What drives administrative officials to enforce the Constitution in particular ways? This Article recovers a forgotten civil rights struggle that sheds light on that question. Long after Brown v. Board of Education, federal education officials continued to fund segregated schools, arguing that their agency bore no immediate responsibility for implementing the Equal Protection Clause. In the present, that position seems deeply surprising—even at odds with the rule of law. But the administrators did what their agency had been designed to do: extend the federal role in education without thereby extending federal constitutional rights. Congress engineered the federal Office of Education, predecessor to today’s Department of Education, with the goal of providing federal support for schools while avoiding federal enforcement of the Constitution’s equality principles. Legislators and their allies found support for that approach in a different constitutional goal: deference to states’ authority within the federal system. The resulting institutional framework of federal support without federal rights enforcement endured until the Civil Rights Act of 1964 transformed it.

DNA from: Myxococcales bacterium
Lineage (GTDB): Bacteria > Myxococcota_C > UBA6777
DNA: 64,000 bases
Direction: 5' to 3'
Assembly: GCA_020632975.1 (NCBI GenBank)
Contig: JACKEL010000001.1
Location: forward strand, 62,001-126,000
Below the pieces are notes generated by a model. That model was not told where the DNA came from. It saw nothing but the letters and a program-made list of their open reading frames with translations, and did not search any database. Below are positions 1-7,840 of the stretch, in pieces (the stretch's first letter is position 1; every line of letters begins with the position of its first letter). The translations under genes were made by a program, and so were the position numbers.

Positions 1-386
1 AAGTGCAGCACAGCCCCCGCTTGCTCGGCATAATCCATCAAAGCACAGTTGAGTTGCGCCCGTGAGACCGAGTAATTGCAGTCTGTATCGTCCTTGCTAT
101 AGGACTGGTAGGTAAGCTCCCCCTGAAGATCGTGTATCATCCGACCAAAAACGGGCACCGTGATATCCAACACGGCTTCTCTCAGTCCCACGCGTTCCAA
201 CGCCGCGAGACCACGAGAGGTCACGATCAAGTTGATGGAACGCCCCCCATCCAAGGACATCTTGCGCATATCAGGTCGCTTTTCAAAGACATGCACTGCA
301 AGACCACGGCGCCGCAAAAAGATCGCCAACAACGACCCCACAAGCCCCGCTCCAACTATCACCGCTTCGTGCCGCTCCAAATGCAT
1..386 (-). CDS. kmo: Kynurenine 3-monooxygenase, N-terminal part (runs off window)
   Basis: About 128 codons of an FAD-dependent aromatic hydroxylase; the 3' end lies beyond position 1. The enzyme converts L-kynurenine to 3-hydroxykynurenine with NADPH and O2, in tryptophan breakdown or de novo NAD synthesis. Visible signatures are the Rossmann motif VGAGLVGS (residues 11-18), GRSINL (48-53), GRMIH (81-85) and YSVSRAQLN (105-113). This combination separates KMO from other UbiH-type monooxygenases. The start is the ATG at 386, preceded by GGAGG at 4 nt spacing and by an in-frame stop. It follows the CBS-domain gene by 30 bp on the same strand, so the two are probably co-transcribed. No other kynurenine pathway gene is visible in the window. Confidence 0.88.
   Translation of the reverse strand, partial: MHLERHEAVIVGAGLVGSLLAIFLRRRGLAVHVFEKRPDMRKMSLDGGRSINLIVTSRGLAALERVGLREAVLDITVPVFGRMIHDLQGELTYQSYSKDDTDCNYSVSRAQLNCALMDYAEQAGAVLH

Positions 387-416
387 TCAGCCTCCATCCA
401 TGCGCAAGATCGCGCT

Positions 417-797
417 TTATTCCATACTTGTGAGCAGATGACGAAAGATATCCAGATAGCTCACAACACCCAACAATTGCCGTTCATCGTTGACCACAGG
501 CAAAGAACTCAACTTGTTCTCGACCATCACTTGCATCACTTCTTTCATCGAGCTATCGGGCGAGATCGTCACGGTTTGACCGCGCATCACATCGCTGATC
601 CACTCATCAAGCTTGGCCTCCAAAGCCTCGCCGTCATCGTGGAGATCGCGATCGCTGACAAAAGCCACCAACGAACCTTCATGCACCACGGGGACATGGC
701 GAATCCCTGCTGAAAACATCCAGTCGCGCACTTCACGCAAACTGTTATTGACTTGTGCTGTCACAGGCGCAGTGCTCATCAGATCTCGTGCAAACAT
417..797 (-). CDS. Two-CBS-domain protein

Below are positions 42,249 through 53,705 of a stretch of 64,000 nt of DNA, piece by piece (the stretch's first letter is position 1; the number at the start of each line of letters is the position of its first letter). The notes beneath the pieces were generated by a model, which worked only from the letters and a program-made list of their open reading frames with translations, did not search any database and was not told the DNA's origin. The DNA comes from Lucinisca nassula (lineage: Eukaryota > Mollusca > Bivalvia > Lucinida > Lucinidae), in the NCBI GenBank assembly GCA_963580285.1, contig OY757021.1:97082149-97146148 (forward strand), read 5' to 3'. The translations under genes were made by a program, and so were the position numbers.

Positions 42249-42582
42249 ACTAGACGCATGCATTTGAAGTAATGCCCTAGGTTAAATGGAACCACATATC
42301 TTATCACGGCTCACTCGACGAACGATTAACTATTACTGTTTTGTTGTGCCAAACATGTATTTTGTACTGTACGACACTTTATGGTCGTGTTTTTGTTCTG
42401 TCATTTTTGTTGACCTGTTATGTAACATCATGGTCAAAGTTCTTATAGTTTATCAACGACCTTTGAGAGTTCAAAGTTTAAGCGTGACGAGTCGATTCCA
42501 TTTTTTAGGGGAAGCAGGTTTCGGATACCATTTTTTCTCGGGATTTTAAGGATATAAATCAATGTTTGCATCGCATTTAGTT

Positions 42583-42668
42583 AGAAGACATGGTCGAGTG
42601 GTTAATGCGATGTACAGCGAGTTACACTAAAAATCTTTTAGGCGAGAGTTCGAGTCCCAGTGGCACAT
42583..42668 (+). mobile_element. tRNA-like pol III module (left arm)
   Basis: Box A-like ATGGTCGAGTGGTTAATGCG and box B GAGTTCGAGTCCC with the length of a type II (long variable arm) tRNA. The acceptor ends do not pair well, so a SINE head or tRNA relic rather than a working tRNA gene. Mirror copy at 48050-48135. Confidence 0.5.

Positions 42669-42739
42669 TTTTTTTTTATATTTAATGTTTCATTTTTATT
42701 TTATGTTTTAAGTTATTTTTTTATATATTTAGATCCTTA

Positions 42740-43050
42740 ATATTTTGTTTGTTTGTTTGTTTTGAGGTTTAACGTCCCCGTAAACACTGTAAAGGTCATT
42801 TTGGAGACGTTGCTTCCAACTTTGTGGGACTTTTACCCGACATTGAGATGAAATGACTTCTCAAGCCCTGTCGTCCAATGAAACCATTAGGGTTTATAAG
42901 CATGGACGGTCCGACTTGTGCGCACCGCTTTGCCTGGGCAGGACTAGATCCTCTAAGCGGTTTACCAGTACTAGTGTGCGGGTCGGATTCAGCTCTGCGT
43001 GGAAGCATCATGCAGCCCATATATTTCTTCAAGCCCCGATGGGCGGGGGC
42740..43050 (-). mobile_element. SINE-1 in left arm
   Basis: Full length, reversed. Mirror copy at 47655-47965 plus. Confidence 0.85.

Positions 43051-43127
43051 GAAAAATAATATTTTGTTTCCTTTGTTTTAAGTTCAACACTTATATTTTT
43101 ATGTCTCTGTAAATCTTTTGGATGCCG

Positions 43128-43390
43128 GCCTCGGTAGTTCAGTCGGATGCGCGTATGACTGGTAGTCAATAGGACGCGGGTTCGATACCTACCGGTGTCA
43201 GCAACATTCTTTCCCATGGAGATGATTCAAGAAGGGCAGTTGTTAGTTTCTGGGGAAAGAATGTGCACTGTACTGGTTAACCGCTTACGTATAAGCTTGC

Civil rights leaders’ battle to enforce Brown’s principle against the federal government illustrates a basic feature of administrative constitutionalism: agencies can be designed to serve, or disserve, a broad range of constitutional goals. Any particular agency’s approach to the Constitution will reflect the enduring influence (and variability) of administrative mandate and structure. Those aspects of institutional design are shaped by Congress and the President, often in light of underlying divisions over the Constitution’s mandates regarding federal power, administrative authority, and substantive rights. As a result, an agency’s constitutional interpretations may reflect the outcomes of prior political struggles over constitutional principles, which become embedded in and transmitted through the agency’s specific institutional traits.
Understanding why agencies enforce the Constitution in specific ways thus requires understanding how political actors in Congress, the White House, and beyond have structured those agencies over time. That truth, encapsulated in the struggle over federal subsidies for segregation, also illuminates a key reason that racial segregation and inequality have been so difficult to uproot: much of the federal administrative state was initially designed to coexist with discrimination, not combat it.
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